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Places Served : Uk, Honduras,Tripoli, BAOR, UK, Tobruk, Gibraltar, short stints in Canada, USA, Barbados & Dominica
Registration date : 2007-05-15

PostSubject: Re: Wearing civvies outside camp   16/9/2009, 17:38

The Cameronians were the scourge of Minden in 61,62 and as you rightly say were responsible for a lot of extra restrictions.
I recall being told by one of their opponents that they were very small lads but would not go down no matter how hard you hit them.

Re frank and open discussions with the RSM, been there, done that and readjusted my badges of rank next day, twice as it happens. I was made Local Sgt for a signals course which I completed and was to be made acting rank. In the meantime there was a Sgt's mess do. Drink was taken in large quantities and contrary to expectations the RSM was not so drunk he wouldn't remember our conversations. He was, it was generally agreed, a very very unpleasant man. I just made the mistake of telling him so. I didn't learn by my mistake and some months later again local rank, I told him what an arse he was for busting me the first time so he busted me again to prove it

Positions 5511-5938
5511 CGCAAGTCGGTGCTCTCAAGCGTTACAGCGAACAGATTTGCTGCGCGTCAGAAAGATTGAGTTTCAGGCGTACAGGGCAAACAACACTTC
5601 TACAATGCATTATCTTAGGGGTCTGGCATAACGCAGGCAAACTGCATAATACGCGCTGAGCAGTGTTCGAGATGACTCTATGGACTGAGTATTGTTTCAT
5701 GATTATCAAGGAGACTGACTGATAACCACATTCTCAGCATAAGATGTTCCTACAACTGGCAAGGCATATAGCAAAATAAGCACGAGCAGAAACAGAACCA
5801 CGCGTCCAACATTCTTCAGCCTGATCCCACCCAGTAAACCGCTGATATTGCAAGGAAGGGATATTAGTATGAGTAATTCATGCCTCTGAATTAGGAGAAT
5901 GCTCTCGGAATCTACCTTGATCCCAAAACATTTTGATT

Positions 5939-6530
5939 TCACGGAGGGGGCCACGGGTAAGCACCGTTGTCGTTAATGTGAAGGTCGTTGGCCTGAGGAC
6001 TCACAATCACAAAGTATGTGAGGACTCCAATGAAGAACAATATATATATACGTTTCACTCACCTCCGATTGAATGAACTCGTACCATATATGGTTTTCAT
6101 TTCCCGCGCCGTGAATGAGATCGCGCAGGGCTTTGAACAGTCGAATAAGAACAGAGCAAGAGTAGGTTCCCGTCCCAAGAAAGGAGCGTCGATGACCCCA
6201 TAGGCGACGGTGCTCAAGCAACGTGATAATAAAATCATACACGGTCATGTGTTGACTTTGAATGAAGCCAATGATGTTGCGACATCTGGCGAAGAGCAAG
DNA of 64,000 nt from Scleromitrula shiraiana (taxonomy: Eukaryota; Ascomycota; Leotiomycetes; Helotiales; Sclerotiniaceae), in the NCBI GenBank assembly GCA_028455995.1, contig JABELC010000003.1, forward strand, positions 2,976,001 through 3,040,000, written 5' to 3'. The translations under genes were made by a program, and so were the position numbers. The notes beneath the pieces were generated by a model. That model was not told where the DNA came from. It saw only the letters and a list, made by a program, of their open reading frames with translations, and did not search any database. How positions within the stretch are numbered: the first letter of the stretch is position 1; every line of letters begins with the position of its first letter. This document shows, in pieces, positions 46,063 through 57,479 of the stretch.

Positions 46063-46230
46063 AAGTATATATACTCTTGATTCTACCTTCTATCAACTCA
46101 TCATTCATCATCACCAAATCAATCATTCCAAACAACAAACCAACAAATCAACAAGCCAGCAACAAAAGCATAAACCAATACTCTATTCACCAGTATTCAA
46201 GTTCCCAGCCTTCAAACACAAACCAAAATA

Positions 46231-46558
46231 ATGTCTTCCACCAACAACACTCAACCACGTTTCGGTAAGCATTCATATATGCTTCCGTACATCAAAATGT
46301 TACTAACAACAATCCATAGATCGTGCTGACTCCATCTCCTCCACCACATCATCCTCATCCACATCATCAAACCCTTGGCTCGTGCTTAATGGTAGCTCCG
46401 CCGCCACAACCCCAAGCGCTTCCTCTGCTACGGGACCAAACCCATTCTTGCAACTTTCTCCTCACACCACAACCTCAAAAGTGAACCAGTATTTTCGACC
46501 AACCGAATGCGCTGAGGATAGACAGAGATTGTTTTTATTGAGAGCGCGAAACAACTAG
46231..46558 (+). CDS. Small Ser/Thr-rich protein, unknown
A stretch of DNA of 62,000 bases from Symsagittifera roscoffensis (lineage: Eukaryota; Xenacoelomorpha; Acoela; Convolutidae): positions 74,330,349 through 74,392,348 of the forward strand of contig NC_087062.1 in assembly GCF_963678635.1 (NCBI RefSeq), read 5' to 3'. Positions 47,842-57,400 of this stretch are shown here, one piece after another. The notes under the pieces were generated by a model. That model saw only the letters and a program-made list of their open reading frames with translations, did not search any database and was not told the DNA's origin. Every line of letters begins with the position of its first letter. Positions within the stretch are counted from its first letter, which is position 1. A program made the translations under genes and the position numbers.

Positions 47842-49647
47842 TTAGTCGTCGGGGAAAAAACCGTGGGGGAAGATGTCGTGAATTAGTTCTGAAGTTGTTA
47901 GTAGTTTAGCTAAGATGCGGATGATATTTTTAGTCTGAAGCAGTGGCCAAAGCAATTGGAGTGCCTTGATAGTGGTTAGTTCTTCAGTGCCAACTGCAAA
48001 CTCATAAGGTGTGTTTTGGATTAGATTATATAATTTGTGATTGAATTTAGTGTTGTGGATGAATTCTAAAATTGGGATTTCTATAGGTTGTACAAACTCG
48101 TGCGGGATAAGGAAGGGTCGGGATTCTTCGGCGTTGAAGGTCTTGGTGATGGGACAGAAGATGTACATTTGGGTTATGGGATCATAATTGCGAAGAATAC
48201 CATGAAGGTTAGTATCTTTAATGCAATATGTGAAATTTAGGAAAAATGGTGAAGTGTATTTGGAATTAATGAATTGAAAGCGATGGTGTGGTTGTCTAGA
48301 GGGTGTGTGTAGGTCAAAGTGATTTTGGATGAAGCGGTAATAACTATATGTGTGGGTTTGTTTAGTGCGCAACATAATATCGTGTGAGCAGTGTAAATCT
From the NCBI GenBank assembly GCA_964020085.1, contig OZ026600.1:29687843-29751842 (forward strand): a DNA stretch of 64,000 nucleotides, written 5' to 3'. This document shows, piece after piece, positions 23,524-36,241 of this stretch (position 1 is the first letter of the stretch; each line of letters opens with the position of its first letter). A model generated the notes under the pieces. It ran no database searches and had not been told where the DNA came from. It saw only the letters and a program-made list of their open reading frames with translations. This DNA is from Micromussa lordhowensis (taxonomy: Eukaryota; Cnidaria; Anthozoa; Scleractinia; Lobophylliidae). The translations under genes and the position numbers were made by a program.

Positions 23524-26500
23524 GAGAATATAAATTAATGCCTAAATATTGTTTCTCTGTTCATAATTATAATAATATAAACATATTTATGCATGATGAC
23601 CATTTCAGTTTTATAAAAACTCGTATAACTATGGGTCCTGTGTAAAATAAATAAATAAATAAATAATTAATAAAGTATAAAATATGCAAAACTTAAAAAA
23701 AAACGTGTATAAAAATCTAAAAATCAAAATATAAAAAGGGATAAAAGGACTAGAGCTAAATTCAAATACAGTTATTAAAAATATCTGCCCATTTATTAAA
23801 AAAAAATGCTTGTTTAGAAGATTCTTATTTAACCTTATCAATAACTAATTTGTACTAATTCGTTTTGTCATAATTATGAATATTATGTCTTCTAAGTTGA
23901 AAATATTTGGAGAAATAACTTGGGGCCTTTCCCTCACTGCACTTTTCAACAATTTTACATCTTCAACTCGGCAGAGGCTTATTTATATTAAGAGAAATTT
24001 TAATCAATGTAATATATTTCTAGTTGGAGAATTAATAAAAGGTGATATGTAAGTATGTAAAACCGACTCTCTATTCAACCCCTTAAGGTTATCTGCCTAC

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nails
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PostSubject: Re: Wearing civvies outside camp   10/12/2012, 23:15

In 1955-56, we had civvy clothes passes. You just checked out at the guard room, and as long as you looked respectable, off you went. Also we had sleeping out passes, whereby you could stay out, as long as you were back in time for work in the morning.